Winthrop Rockefeller Immigrant Study Debunked
This article by Bob Hester was printed as guest editorial in the Jonesboro Sun June 29, 2013 with headline "Rockefeller immigrant study flawed"
In an interview with Sherece West, President and CEO of the Winthrop Rockefeller Foundation (WRF), Sherece West said, "So for every one dollar that is spent by state and local government on immigrants, there is actually a $7.00 return to the state of Arkansas. In contrast, a recent poll found that 68% of Arkansans think illegal immigrants hurt the economy. Only 20% think they helped. 17
But West also said in regard to the costs of immigrants, that none of us [citizens] pay for ourselves in terms of how much we consume in education, basic goods and services, healthcare the like, and agreed that, "We all have a cost." Who then pays for all welfare benefits, food stamps, Medicaid, etc.? Does West and Rockefeller Foundation think the government has a hen that lays golden eggs to provide that money. I guess she means the federal government, which costs us taxpayers NOTHING, pays for all of it.
Sherece West, WRF CEO: "Even we don't pay for ourselves in terms of how much we consume around education, basic goods and services, healthcare and the like, we don't pay for ourselves."
Fallacies of the Winthrop Rockefeller Immigrant Study
See link to this Rockefeller Study and transcript of interview with Rockefeller President and actual video of the interview, and other footnotes at end of this document.
On June 7, KAIT reported that the Winthrop Rockefeller Foundation found in their most recent study of immigrants that, "Immigrants are contributing to the social fabric of our state...we found that there was a net positive economic development benefit to having immigrants in our state to the tune of almost $4 billion annually." 1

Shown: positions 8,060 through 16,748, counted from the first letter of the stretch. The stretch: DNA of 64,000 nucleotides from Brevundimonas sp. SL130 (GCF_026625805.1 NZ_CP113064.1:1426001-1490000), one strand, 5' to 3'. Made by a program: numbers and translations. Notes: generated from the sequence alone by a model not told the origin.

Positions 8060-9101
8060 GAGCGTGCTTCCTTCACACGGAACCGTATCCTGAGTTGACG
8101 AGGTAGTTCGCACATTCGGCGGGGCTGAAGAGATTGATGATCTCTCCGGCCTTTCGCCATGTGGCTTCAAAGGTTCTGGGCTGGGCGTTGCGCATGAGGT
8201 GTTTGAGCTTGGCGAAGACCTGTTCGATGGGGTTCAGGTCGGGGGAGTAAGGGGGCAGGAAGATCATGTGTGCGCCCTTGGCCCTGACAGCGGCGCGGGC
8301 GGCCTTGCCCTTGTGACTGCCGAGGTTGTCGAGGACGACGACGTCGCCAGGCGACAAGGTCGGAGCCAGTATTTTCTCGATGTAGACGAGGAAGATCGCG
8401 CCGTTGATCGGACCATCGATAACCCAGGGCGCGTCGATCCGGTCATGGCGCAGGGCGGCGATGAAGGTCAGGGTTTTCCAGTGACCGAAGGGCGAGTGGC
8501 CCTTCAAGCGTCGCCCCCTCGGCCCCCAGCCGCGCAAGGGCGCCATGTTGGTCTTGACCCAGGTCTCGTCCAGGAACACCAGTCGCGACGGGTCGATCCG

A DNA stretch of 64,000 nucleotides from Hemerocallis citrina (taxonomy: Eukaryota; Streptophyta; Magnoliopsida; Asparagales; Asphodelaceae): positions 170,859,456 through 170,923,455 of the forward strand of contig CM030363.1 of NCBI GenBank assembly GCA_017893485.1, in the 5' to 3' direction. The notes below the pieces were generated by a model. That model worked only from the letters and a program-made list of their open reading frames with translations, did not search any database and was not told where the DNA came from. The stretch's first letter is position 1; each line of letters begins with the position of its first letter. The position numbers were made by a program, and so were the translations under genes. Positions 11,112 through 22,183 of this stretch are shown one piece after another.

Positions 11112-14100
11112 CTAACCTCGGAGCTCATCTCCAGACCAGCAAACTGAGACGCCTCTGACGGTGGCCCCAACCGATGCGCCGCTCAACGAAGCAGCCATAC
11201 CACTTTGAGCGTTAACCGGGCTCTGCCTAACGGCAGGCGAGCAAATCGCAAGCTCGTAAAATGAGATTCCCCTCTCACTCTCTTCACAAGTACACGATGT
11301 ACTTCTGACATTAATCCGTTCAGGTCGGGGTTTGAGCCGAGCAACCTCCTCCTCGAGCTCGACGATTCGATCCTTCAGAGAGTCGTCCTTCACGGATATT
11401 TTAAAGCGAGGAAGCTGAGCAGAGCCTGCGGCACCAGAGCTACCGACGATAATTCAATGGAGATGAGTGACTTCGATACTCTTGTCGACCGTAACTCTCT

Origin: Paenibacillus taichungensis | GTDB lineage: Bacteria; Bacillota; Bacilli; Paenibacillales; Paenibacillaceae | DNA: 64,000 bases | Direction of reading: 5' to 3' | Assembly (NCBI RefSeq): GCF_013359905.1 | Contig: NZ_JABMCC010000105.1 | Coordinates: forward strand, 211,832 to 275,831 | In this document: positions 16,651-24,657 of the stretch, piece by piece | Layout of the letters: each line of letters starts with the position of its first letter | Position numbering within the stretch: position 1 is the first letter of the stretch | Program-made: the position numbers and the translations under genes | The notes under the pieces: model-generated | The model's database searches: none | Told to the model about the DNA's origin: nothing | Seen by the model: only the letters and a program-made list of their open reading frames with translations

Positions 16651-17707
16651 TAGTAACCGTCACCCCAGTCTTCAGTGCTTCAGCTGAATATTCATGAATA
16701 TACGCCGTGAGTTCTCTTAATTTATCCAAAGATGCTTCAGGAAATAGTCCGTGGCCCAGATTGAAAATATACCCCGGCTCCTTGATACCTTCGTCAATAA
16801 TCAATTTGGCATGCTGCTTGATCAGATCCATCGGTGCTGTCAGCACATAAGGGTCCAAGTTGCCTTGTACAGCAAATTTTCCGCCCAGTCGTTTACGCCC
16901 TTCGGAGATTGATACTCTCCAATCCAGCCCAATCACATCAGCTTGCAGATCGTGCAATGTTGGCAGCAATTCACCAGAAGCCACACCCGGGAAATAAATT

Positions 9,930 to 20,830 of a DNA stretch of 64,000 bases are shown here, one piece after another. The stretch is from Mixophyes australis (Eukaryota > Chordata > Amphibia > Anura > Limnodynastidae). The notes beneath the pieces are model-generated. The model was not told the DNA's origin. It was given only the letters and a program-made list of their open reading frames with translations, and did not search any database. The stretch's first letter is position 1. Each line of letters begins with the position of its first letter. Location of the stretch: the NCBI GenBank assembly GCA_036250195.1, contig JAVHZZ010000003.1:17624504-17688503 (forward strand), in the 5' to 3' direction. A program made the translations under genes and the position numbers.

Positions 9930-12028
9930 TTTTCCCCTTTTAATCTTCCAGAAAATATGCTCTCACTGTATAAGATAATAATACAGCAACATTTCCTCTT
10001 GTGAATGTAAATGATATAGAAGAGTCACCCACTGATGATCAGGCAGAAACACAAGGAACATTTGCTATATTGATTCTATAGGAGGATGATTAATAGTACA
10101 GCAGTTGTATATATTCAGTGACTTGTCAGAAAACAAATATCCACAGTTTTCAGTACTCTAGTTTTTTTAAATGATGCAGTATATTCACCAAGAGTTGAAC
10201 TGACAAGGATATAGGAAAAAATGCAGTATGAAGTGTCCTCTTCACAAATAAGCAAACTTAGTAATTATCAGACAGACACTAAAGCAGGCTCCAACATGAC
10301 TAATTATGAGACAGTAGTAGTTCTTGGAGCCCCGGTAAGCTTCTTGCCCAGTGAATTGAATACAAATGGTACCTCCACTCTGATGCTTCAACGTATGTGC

A number of fallacies in the Rockefeller study allowed this conclusion. Their study included ONLY the "primary costs" of "public education, healthcare, and correction." The authors admitted, "There are no doubt other significant costs," but did not include them, such things as food stamps, and numerous other Arkansas programs for low income families. (Their study uses the term "immigrants" for all foreign born who were not US citizens at birth, including lawful residents and people illegally in the US). 2
These Rockefeller studies have been touted in Arkansas for the last several years by the media and everyone that promote amnesty even though there are numerous reputable studies that give totally different conclusions. 3 For example, "The Economic and Fiscal Impact of Immigration" of 2007 concluded that "Each immigrant [like the Rockefeller study includes both legal and illegal immigrants] costs taxpayers more than $9,000. Each four-person immigrant household costs $36,000." Unlike the Rockefeller study, however, this study examined all costs of immigrants, and outlined the costs of immigrants related to fifteen US Departments. 4
This 70 page study was done by Edwin S. Rubenstein, a Manhattan Institute adjunct with a mile-long scholarly resume. He directed the studies of government waste for the prestigious Grace Commission of 1984 and has been doing financial analysis ever since. 5
Both studies deal with legal and illegal immigrants as one group. However, the Rockefeller study reports that, "In 2010, the share of naturalized citizens among the Arkansas immigrant population was 28%." So only approximately 28% of Arkansas immigrants born outside the US have become citizens. But, there are many thousands of children born to these immigrants in the US that become citizens at birth. 6